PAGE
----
Heart activated cameras are embedded into live rhino’s horns, potentially capturing images of poachers and immediately alerting anti-poaching units to the scene.
A team of British scientists and conservationists has come up with an interesting tactic in the fight against poachers. They have combined GPS, heart rate monitors and small camera technologies into a system they are calling Protect RAPID (Real-Time Anti-Poaching Intelligence Device).
Led by Chester University’s Department of Biological Sciences’ Dr. Paul O’Donoghue, the team drills a hole into a rhino’s horn and inserts the camera, which is able to not only capture video images ahead of it, but also precisely locates the animal via GPS.
If a rhino’s heart rate elevates or stops altogether, the system triggers an alert to anti-poaching personnel that something’s wrong. They can then switch on the camera to capture a live video feed.
O’Donoghue makes the perhaps too-bold claim that “A heart rate monitor triggers an alarm the instant a poaching event occurs, and you can’t outrun a helicopter. Protect RAPID renders poaching a pointless exercise.”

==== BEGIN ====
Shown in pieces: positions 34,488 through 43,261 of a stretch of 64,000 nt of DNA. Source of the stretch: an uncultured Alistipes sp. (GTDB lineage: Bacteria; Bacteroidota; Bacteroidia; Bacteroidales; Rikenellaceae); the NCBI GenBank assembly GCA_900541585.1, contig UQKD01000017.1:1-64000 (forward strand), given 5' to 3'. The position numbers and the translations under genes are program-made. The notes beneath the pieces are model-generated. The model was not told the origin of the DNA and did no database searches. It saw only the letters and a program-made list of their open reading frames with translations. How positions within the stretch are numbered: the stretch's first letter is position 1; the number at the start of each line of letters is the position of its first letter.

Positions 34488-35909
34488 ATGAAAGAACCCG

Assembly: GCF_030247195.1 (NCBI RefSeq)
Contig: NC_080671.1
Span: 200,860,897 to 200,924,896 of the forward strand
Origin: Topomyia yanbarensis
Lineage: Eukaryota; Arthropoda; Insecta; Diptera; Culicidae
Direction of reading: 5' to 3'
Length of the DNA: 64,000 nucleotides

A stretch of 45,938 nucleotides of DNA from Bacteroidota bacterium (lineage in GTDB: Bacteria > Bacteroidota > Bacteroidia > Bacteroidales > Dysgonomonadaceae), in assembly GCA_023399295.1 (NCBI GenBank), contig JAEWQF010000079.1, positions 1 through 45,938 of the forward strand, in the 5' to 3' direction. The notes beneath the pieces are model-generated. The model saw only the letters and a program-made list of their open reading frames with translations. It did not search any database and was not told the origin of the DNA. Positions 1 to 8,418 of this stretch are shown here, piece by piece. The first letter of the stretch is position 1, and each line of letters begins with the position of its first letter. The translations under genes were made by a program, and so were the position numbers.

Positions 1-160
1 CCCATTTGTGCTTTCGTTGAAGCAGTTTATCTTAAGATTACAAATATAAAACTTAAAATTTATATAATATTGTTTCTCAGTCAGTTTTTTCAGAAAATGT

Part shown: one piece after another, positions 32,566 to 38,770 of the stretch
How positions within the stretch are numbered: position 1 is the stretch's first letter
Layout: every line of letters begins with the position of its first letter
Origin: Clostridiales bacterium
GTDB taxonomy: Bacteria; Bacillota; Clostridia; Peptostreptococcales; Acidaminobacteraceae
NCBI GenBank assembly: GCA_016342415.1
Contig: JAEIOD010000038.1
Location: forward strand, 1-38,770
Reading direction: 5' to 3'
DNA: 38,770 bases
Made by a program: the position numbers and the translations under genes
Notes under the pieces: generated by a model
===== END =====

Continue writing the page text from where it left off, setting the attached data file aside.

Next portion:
Such a declaration seems a bit too hopeful. After all, “the instant a poaching event occurs” means that a poaching event has occurred.
Nevertheless, the RAPID system may indeed allow anti-poaching units to reach the scene in time to capture some poachers, which itself would be a huge positive step in the war against the illegal killing of animals. Most poaching incidents occur with the guilty parties getting away, only to repeat their crimes again later.
Right now the system is in the prototype stage, but it is expected to be in wider use in 2016. Developers of the RAPID system also hope to use the device in protecting other endangered animals, including lions, tigers, elephants and whales.